Memphis has long celebrated a rich musical and cultural heritage. Its rhythm-n-blues, soul, and rock-n-roll foundations are exemplified by Beale Street, Stax Records, and Graceland, respectively, while jazz and gospel have also historically called Memphis home. In the 1940s and 1950s, Memphis radio stations such as WNBR and WDIA promoted African American music and culture, thus expanding both black and white audiences. At the close of the twentieth century, another musical form asserted a strong presence in the city. Hip hop now claims a prominent place within the cultural fabric of the South, as it also continues to grow and draw upon the many musical threads associated with Memphis.
From the 1970s through the early 1990s, New York and Los Angeles represented the centers of rap and hip hop commercial activity. East and West Coast rivalries dominated the industry, resulting in high record sales supported by a strong mass market. Though southern artists were active during this period, their style and content largely followed East/West Coast conventions. The mid-1990s, however, witnessed a surge in hip-hop activity that consciously promoted a southern identity. This trend also mirrored larger post-civil rights developments that re-oriented African American interest and pride in a southern home. Atlanta-based LaFace Records (1989), for example, cultivated a roster of artists that actively diverged from New York and Los Angeles styles. Artists such as OutKast and the Goodie Mob drew upon southern legacies of rock, gospel, soul, jazz, and blues to craft their own brand of hip hop. By 1995, Atlanta’s OutKast was a platinum-selling act, helping to shift commercial interest from the East and West Coasts to the South.
Director Craig Brewer’s 2005 film, Hustle and Flow, highlighted the hip-hop scene in Memphis and catapulted one of its primary acts to international acclaim. With the track “It’s Hard Out Here for a Pimp,” Memphis’s Three 6 Mafia captured a gritty slice of urban life while speaking to some of the inherent economic challenges facing inner-city African Americans in the twenty-first century. This song eventually won the group an Oscar, serving as a capstone of sorts to a career that began in Memphis’s mix-tape underground in the 1990s.
In this setting, Memphis artists produced and released their own recordings on independent labels. New York and Los Angeles’s relative industry monopoly forced southern artists to develop their underground style and sound to compete effectively. The use of word-of-mouth through the club scene established popular reputations for artists such as the Three 6 Mafia, 8ball & MJG, Ray the Jay, Tela, and DJ Spanish Fly. This grassroots approach to recording, audience building, and record sales therefore helped to generate and define the Memphis hip hop scene.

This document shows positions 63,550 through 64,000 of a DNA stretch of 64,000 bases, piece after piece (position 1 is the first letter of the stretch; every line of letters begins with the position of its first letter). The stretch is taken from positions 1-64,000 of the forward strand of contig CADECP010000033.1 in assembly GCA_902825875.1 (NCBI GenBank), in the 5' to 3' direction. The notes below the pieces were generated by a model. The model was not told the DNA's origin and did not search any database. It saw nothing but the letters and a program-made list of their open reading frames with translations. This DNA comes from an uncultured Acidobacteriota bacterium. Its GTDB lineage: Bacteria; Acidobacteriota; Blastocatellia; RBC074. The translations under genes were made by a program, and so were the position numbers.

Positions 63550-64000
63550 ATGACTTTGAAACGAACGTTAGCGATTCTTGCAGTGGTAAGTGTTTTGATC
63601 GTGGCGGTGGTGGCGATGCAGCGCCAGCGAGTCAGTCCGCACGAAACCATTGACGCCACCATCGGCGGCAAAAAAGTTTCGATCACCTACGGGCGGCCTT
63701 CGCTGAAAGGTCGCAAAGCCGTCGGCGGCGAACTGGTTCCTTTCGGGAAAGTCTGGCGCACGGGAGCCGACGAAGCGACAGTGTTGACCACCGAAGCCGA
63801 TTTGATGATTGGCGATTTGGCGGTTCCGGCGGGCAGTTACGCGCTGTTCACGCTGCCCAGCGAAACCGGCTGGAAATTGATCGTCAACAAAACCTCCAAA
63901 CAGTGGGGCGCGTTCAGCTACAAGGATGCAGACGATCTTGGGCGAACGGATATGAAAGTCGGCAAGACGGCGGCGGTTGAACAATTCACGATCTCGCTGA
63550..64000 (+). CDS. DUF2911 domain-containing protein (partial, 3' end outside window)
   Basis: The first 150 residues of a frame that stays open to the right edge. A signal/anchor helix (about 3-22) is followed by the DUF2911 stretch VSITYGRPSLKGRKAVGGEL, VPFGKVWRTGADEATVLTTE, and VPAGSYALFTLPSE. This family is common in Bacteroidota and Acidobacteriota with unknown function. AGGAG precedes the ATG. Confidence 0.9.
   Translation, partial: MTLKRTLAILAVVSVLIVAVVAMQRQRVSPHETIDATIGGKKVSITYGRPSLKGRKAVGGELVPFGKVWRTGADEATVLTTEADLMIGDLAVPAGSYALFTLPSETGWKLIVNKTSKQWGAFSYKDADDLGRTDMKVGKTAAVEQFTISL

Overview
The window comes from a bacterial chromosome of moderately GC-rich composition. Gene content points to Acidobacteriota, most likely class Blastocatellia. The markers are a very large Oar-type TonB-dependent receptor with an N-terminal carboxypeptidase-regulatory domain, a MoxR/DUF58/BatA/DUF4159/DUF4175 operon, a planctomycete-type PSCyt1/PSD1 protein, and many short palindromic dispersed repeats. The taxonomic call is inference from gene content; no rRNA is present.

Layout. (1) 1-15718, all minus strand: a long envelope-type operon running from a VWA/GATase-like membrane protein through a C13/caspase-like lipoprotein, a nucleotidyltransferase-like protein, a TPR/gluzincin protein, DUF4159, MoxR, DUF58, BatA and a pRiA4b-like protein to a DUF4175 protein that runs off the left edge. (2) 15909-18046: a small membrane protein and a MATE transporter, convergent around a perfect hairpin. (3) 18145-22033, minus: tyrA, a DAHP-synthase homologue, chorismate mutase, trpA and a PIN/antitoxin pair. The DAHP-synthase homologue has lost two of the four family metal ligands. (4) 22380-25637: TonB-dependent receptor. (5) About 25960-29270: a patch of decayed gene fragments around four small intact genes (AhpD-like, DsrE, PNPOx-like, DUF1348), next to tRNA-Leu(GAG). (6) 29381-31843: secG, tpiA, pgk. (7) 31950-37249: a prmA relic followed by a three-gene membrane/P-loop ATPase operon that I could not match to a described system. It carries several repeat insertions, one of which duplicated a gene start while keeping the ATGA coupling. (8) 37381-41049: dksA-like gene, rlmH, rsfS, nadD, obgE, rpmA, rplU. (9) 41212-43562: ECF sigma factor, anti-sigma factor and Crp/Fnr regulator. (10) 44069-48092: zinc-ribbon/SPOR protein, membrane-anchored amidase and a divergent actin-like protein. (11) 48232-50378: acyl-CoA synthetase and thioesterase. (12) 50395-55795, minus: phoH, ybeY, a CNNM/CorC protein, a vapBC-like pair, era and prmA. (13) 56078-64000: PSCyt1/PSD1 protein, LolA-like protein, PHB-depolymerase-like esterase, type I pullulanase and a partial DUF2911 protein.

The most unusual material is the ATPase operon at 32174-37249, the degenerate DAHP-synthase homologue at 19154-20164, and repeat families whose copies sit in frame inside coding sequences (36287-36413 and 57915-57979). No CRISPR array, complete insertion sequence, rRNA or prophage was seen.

Beginning their career in the eighties, 8ball & MJG are now considered elder statesmen in Memphis hip hop, as national acts like Ludacris and OutKast routinely cite them as key influences. This Memphis duo received and digested the popular East and West Coast sounds through the radio, and their artistic sensibilities were further refined by their close proximity to the musical foundations established by Al Green, Otis Redding, and Stax Records. Mixing these influences with their own musicality, 8ball & MJG helped to create the viable underground culture that Three-Six Mafia currently expands and celebrates. In 2007, Three 6 Mafia even took their Memphis style and Oscar status to California, starring in an MTV reality series called “Adventures in Hollyhood.”
Throughout the 1990s, the Memphis hip-hop scene, as well as hip-hop centers throughout the South, fell under slang banners such as southern rap, the Dirty South, and Crunk. Three 6 Mafia is generally credited with one of the first Crunk singles, called “Tear Da Club Up ’97.” Alternating between a state of mind and distinctive musical style, Crunk is characterized by prominent bass beats and repetitive single-line chanting that resembles older call-and-response patterns. Though this type of hip hop is largely featured in club scenes throughout the South, its substance is not strictly defined by its association with party music. The dynamic nature of the Memphis tradition is evident within this highly popular and commercially successful sound. Some adherents even contend that the southernization of hip hop has contributed to a more fully developed form, integrating samples and electronics with traditional instrumentation and unique song structures.
Hip hop remains an important aspect of Memphis culture. Rather than representing an anomaly within the long history of the city’s musical development, this music is an outgrowth of a varied and dynamic heritage. It is also fits within a larger post-civil rights trend in which African Americans are re-claiming their southern identities through art, music, and culture.
Darren E. Grem, “‘The South Got Something To Say:’ Atlanta’s Dirty South and the Southernization of Hip-Hop America,” Southern Cultures 12 (2006): 55-73;
James C. Cobb, Away Down South: A History of Southern Identity (2005);
Tamara Palmer, Country Fried Soul: Adventures in Dirty South Hip-Hop (2005).